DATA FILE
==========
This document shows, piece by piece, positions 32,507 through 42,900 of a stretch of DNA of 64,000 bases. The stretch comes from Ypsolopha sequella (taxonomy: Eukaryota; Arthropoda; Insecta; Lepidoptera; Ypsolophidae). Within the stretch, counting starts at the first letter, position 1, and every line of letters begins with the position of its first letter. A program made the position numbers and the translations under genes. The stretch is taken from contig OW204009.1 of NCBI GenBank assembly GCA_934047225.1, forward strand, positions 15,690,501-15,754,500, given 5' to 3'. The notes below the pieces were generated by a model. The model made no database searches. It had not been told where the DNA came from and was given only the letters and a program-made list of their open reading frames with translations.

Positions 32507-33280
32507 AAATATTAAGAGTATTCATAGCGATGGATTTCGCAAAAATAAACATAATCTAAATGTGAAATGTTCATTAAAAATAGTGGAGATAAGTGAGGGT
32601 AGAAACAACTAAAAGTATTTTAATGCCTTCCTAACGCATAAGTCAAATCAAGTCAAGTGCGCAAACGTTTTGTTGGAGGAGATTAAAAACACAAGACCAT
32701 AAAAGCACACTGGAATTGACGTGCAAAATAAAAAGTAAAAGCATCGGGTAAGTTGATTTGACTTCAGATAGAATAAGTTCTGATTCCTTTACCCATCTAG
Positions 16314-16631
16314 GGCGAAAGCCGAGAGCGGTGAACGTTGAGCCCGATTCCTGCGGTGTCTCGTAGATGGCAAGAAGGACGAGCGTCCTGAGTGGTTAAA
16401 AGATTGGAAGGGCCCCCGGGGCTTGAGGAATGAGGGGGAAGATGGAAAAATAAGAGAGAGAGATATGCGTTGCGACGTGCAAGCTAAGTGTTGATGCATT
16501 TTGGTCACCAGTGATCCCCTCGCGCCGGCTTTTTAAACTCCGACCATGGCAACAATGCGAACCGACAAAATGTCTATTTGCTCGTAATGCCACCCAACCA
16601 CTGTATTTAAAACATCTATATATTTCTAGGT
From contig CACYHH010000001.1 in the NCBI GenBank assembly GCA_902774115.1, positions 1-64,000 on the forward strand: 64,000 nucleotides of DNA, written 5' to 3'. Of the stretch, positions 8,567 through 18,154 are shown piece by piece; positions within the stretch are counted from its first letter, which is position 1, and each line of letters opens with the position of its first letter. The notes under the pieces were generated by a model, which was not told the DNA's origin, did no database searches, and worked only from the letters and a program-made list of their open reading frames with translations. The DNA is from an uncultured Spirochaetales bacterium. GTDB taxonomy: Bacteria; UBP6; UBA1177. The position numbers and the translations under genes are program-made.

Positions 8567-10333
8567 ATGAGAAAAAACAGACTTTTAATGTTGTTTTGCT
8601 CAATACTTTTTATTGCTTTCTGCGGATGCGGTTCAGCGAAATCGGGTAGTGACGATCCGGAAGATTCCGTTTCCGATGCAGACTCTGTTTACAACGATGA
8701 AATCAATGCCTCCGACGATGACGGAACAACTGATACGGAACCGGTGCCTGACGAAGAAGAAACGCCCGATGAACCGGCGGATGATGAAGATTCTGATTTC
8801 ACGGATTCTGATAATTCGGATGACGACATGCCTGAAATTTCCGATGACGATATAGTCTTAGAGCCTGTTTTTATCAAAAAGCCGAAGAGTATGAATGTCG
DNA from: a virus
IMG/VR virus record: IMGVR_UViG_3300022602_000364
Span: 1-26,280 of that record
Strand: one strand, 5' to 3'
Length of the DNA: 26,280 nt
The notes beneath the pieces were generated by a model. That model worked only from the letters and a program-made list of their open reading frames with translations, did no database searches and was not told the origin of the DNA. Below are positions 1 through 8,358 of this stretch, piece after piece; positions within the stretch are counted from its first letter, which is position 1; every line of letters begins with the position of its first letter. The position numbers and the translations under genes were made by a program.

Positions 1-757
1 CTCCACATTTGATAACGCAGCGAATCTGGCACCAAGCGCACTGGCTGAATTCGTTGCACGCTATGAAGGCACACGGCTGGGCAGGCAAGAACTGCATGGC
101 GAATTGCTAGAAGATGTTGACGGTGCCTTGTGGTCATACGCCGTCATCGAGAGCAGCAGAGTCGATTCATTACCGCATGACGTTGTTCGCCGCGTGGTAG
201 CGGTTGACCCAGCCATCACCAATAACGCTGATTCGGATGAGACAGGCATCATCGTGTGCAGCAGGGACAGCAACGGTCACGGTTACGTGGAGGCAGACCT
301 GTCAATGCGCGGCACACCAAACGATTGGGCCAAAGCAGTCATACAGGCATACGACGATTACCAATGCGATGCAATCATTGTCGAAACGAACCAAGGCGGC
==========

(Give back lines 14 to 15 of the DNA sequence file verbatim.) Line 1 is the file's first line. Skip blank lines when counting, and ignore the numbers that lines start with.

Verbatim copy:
8601 CAATACTTTTTATTGCTTTCTGCGGATGCGGTTCAGCGAAATCGGGTAGTGACGATCCGGAAGATTCCGTTTCCGATGCAGACTCTGTTTACAACGATGA
8701 AATCAATGCCTCCGACGATGACGGAACAACTGATACGGAACCGGTGCCTGACGAAGAAGAAACGCCCGATGAACCGGCGGATGATGAAGATTCTGATTTC